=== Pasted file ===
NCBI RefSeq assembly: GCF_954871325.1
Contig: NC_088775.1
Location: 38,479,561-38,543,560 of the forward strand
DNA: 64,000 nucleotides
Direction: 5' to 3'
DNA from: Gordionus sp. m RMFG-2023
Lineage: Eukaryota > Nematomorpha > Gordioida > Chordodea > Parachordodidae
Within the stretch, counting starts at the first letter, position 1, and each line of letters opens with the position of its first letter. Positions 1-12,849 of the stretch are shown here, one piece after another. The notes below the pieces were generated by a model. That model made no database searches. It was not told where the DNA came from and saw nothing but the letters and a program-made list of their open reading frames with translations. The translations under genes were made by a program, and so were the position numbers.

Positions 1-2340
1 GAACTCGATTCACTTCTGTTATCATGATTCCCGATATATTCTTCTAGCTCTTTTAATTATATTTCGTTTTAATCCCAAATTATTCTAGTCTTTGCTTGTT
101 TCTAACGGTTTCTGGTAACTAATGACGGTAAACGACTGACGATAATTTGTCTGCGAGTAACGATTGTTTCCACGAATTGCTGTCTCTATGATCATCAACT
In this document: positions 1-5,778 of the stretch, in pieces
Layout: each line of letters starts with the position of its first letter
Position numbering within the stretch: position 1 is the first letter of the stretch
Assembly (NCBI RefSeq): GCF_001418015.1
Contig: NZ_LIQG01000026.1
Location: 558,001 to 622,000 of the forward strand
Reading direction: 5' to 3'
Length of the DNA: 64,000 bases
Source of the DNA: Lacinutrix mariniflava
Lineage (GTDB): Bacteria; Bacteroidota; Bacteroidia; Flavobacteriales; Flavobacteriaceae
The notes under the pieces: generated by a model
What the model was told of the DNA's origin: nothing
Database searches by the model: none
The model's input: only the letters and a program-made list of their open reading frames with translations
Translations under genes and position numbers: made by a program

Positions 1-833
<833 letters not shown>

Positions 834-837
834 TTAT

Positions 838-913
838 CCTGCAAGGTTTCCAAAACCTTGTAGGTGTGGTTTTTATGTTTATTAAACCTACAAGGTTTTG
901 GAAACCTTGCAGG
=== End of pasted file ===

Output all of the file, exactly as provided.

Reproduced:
NCBI RefSeq assembly: GCF_954871325.1
Contig: NC_088775.1
Location: 38,479,561-38,543,560 of the forward strand
DNA: 64,000 nucleotides
Direction: 5' to 3'
DNA from: Gordionus sp. m RMFG-2023
Lineage: Eukaryota > Nematomorpha > Gordioida > Chordodea > Parachordodidae
Within the stretch, counting starts at the first letter, position 1, and each line of letters opens with the position of its first letter. Positions 1-12,849 of the stretch are shown here, one piece after another. The notes below the pieces were generated by a model. That model made no database searches. It was not told where the DNA came from and saw nothing but the letters and a program-made list of their open reading frames with translations. The translations under genes were made by a program, and so were the position numbers.

Positions 1-2340
1 GAACTCGATTCACTTCTGTTATCATGATTCCCGATATATTCTTCTAGCTCTTTTAATTATATTTCGTTTTAATCCCAAATTATTCTAGTCTTTGCTTGTT
101 TCTAACGGTTTCTGGTAACTAATGACGGTAAACGACTGACGATAATTTGTCTGCGAGTAACGATTGTTTCCACGAATTGCTGTCTCTATGATCATCAACT
In this document: positions 1-5,778 of the stretch, in pieces
Layout: each line of letters starts with the position of its first letter
Position numbering within the stretch: position 1 is the first letter of the stretch
Assembly (NCBI RefSeq): GCF_001418015.1
Contig: NZ_LIQG01000026.1
Location: 558,001 to 622,000 of the forward strand
Reading direction: 5' to 3'
Length of the DNA: 64,000 bases
Source of the DNA: Lacinutrix mariniflava
Lineage (GTDB): Bacteria; Bacteroidota; Bacteroidia; Flavobacteriales; Flavobacteriaceae
The notes under the pieces: generated by a model
What the model was told of the DNA's origin: nothing
Database searches by the model: none
The model's input: only the letters and a program-made list of their open reading frames with translations
Translations under genes and position numbers: made by a program

Positions 1-833
<833 letters not shown>

Positions 834-837
834 TTAT

Positions 838-913
838 CCTGCAAGGTTTCCAAAACCTTGTAGGTGTGGTTTTTATGTTTATTAAACCTACAAGGTTTTG
901 GAAACCTTGCAGG